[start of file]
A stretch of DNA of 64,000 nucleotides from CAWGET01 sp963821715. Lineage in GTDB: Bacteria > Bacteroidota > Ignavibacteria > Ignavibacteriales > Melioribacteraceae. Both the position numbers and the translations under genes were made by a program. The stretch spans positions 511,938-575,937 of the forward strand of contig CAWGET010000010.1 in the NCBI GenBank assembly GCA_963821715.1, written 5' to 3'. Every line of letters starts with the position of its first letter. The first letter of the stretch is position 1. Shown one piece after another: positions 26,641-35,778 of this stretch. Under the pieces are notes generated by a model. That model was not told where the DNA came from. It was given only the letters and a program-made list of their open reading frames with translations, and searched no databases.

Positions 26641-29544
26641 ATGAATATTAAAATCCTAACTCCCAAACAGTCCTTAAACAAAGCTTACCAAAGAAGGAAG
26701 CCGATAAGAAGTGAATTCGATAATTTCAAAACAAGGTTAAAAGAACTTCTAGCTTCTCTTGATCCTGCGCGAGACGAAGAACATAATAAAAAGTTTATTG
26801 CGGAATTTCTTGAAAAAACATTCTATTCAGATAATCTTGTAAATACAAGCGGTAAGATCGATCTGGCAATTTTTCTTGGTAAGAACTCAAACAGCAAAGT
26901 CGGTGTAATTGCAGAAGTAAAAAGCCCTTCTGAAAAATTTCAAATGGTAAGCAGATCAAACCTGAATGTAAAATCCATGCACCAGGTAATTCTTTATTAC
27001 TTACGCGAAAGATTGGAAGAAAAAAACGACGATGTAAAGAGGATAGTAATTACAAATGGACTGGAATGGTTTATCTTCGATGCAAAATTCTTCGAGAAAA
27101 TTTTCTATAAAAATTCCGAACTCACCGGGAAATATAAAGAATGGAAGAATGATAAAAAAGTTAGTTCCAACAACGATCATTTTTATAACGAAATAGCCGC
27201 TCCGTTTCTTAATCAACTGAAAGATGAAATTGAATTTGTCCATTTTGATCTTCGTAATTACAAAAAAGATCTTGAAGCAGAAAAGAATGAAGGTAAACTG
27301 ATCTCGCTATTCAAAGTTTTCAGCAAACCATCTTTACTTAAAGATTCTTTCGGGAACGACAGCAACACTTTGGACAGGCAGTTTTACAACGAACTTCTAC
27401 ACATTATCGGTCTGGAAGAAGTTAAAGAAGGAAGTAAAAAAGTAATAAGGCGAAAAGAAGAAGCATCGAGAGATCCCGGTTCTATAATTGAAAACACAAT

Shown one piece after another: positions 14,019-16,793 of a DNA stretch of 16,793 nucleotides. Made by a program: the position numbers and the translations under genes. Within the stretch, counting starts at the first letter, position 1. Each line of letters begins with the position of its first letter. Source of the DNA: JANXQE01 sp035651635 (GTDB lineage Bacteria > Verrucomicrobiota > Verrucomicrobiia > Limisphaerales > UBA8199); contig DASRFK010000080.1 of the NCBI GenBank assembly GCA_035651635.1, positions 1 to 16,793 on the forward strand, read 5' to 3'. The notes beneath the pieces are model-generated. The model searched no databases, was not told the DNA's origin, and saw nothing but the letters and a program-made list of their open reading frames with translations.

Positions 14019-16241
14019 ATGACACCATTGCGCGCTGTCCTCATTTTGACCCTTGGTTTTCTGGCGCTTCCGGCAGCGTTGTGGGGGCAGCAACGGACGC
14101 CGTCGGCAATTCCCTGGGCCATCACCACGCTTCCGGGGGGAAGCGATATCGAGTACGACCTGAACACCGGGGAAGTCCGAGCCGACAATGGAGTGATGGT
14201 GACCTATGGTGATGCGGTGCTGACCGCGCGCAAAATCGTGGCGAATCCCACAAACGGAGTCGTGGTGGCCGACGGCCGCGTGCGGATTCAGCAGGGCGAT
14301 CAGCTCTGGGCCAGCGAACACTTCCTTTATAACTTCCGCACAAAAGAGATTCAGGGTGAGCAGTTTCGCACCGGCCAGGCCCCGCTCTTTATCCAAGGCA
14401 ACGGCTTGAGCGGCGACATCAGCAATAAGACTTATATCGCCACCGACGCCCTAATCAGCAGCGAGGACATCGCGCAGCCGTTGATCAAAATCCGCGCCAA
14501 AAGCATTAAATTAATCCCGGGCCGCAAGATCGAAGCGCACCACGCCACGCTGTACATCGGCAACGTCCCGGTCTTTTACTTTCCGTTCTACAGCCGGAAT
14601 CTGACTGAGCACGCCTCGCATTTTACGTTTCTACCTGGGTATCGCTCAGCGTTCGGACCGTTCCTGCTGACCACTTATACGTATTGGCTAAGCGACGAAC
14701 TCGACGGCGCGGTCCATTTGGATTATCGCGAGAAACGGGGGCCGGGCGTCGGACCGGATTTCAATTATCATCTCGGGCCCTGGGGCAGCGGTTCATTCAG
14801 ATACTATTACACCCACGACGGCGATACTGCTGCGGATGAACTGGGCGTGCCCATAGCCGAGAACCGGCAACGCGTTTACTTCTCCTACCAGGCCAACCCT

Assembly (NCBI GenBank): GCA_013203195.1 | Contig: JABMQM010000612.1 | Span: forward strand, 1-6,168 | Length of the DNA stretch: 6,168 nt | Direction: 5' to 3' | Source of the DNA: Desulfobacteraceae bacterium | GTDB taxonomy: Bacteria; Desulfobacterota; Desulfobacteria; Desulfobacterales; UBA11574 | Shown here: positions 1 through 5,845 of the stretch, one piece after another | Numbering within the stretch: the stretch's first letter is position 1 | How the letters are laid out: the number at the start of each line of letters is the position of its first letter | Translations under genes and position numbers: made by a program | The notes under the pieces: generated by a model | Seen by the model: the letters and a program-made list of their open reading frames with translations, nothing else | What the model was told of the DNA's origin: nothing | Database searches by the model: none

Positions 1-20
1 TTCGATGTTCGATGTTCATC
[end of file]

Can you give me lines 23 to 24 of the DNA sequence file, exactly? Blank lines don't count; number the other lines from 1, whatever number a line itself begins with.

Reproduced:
Assembly (NCBI GenBank): GCA_013203195.1 | Contig: JABMQM010000612.1 | Span: forward strand, 1-6,168 | Length of the DNA stretch: 6,168 nt | Direction: 5' to 3' | Source of the DNA: Desulfobacteraceae bacterium | GTDB taxonomy: Bacteria; Desulfobacterota; Desulfobacteria; Desulfobacterales; UBA11574 | Shown here: positions 1 through 5,845 of the stretch, one piece after another | Numbering within the stretch: the stretch's first letter is position 1 | How the letters are laid out: the number at the start of each line of letters is the position of its first letter | Translations under genes and position numbers: made by a program | The notes under the pieces: generated by a model | Seen by the model: the letters and a program-made list of their open reading frames with translations, nothing else | What the model was told of the DNA's origin: nothing | Database searches by the model: none

Positions 1-20